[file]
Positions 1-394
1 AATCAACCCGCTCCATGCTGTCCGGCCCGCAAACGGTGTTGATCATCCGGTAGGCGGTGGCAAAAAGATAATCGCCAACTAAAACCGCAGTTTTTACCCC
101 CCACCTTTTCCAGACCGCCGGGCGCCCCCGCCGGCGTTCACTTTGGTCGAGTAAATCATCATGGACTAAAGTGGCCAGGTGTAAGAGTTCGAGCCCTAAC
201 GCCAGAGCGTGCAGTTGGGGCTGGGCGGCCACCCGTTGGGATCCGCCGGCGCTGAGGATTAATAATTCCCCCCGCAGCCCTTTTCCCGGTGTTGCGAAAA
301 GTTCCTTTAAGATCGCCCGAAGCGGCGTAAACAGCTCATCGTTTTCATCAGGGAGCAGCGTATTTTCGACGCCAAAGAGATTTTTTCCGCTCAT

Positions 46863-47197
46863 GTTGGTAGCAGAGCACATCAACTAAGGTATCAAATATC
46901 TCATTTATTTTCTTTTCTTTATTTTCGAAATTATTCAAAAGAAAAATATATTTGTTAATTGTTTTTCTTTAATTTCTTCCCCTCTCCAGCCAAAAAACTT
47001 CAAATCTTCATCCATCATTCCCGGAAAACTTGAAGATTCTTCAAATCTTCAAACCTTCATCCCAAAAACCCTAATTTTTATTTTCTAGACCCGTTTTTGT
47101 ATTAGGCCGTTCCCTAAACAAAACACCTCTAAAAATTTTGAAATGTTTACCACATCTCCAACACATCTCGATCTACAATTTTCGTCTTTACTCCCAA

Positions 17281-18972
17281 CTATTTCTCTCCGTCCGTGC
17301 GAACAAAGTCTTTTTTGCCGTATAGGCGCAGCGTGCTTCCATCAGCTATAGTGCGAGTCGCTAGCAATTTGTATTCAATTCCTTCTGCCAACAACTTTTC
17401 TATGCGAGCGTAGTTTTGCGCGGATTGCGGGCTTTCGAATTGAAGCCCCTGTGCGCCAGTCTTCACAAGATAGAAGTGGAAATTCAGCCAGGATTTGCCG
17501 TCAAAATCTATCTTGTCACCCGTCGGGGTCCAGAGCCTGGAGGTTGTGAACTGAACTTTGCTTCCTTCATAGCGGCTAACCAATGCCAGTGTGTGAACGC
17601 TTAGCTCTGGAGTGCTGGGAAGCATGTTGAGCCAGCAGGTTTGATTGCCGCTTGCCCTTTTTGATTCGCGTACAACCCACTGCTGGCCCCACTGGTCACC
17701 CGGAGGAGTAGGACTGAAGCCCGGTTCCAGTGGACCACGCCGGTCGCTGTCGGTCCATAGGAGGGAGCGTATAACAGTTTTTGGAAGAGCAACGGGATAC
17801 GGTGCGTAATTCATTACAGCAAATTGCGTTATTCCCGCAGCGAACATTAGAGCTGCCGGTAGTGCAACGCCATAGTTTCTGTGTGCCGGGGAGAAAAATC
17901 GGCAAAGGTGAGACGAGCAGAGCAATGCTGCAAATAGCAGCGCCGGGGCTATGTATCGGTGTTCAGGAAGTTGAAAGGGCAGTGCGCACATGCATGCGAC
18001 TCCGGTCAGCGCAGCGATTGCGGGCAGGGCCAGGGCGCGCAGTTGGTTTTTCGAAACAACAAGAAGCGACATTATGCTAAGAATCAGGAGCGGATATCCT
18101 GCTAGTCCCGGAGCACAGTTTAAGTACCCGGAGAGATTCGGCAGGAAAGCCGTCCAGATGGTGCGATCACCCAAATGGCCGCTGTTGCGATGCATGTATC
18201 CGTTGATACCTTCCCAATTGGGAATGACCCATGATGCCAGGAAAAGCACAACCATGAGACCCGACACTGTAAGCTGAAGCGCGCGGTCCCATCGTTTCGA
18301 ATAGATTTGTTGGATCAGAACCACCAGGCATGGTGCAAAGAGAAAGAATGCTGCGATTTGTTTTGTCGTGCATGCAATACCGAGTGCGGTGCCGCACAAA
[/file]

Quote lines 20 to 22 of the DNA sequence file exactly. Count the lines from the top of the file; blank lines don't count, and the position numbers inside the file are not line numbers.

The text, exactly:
18001 TCCGGTCAGCGCAGCGATTGCGGGCAGGGCCAGGGCGCGCAGTTGGTTTTTCGAAACAACAAGAAGCGACATTATGCTAAGAATCAGGAGCGGATATCCT
18101 GCTAGTCCCGGAGCACAGTTTAAGTACCCGGAGAGATTCGGCAGGAAAGCCGTCCAGATGGTGCGATCACCCAAATGGCCGCTGTTGCGATGCATGTATC
18201 CGTTGATACCTTCCCAATTGGGAATGACCCATGATGCCAGGAAAAGCACAACCATGAGACCCGACACTGTAAGCTGAAGCGCGCGGTCCCATCGTTTCGA